Despite political opposition and court challenges, Australia's government will continue to use state funds to put staff chaplains in both public and private schools, as it has since 2007.
In August, the government of new Prime Minister Julia Gillard promised to extend the program through 2014. State-funded chaplains now serve 2,700 schools; Gillard wants to add another 1,000.
Gillard, whose atheism sparked international discussion during the campaign, nevertheless pledged faith in the chaplaincy system in an interview with the Australian Christian Lobby (ACL) shortly after taking office.
"We think it has been a great success, and what we wanted to see is to make sure schools around the country were fairly benefiting from it," Gillard told ACL director Jim Wallace.
"Many school principals are saying they want pastoral care in their schools," said Tim Mander, ceo of Scripture Union Queensland, one of the major suppliers of chaplains to schools in Queensland, which has more school chaplains than any other state. "In most cases, chaplains are the first point of contact for students with social, spiritual, emotional and sometimes physical needs. Principals and teachers agree that students are more comfortable approaching their chaplain, who is a non-authority figure in the school, than other adults in the school community."
The program is voluntary. Chaplains offer "comfort and support to students and staff" as well as "general religious and personal advice," said a spokesman for Peter Garrett, Australia's cabinet minister for education and youth.
"The aim of the chaplaincy program is to provide a complementary support role working alongside psychologists [and] counselors," Garrett's spokesman said. "It is not intended to diminish or replace these services."
Chaplains cannot tell students what they themselves believe unless asked. Most are Christian, though a few schools have Muslim or Buddhist chaplains.
"Chappies," as Australians call them, do have detractors. A Queensland parent is challenging the program in Australia's High Court, claiming it violates the nation's constitutional ban on state-established religion. The Australian Psychological Society (APS) worries that some chaplains without proper psychological training are counseling students. The APS would shift chaplaincy funding to "evidence-based psychological services."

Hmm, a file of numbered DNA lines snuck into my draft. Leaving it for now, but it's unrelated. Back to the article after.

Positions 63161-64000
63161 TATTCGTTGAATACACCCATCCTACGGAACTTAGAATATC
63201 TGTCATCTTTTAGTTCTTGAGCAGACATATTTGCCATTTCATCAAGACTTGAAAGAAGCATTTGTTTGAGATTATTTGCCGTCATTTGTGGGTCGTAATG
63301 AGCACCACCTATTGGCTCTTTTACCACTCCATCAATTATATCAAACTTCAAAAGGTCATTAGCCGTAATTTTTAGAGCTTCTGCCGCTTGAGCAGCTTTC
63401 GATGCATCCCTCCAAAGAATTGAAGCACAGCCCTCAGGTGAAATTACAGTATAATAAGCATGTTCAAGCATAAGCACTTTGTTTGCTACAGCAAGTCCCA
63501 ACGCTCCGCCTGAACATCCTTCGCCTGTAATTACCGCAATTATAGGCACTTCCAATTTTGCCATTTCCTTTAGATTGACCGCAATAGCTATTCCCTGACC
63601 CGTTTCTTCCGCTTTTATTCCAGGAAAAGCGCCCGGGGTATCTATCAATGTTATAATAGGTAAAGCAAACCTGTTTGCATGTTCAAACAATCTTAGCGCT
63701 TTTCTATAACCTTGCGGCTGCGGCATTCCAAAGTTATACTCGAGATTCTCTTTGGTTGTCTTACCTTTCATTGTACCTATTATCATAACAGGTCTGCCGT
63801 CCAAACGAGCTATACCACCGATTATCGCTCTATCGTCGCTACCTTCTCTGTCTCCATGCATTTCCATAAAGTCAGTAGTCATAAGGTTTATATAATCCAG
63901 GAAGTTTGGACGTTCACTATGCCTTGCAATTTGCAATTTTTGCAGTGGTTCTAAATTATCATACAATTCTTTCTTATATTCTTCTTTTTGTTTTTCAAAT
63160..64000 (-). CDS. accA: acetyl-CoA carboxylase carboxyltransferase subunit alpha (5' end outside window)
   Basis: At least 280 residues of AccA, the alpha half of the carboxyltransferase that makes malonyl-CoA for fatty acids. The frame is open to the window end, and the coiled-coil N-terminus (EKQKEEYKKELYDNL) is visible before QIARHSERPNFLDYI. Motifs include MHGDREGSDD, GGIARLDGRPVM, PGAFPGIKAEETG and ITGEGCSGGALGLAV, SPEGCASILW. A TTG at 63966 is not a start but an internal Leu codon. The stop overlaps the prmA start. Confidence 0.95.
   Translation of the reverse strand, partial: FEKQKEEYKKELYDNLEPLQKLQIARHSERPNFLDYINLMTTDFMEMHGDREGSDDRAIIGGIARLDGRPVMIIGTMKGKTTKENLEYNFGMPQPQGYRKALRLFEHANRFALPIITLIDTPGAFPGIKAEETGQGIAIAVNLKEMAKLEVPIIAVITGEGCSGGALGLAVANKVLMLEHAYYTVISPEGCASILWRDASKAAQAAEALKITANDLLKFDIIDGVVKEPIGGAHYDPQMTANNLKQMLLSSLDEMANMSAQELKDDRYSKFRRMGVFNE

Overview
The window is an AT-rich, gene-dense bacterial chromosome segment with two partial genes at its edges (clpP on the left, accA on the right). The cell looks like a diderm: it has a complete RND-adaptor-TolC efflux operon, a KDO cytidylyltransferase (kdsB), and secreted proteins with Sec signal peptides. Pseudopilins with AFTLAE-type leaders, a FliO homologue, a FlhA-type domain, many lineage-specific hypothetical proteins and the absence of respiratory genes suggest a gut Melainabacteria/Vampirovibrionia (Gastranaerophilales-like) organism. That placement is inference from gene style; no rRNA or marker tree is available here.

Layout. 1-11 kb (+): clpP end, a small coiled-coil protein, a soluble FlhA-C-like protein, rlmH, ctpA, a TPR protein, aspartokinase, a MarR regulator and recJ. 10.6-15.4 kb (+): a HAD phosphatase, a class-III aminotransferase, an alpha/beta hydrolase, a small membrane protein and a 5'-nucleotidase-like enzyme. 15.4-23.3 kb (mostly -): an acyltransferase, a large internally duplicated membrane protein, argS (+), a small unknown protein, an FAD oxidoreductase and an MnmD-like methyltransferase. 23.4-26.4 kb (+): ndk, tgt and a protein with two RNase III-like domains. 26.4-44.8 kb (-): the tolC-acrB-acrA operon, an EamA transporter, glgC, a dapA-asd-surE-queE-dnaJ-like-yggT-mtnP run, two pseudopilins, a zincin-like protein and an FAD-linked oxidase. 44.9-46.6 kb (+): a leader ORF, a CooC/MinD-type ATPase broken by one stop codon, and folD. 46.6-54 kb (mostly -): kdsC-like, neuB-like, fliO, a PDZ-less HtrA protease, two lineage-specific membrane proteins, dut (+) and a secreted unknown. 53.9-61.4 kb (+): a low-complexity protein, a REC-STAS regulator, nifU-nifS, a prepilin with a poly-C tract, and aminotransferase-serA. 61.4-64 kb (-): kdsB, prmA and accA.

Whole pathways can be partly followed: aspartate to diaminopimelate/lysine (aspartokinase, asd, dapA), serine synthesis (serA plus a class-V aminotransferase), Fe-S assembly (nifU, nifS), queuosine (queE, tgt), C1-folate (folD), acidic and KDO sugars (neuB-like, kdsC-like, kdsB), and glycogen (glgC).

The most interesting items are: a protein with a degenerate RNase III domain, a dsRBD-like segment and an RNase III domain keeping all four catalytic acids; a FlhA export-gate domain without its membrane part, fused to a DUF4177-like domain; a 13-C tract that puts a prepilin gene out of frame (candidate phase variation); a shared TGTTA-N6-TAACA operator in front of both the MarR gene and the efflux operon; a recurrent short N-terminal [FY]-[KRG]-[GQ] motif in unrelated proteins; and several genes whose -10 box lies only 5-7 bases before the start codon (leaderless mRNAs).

"The APS has asked the government to change their guidelines to ensure that chaplains only work with students with mental health issues only under the guidance of school psychologists," says Monica Thielking, a former APS advisor who recommended changes to the government program. "That way, students receive the benefit of the services that a chaplain may offer, but in a safe and monitored way."
Rebekah Robinson, a primary school chaplain in Brisbane, Queensland, says that on genuine mental health issues, she and other chaplains are trained to "refer, refer, refer," generally to the principal. Much of a chaplain's job, she says, is not under a counselor's purview.
"You can't tie up a professional psychologist on a professional psychologist's wage with, 'He stole my pencil and I want it back.' "
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A few months ago, SU Queensland CEO Tim Mander debated psychologist Michael Carr-Gregg about chaplaincy on Australian TV.
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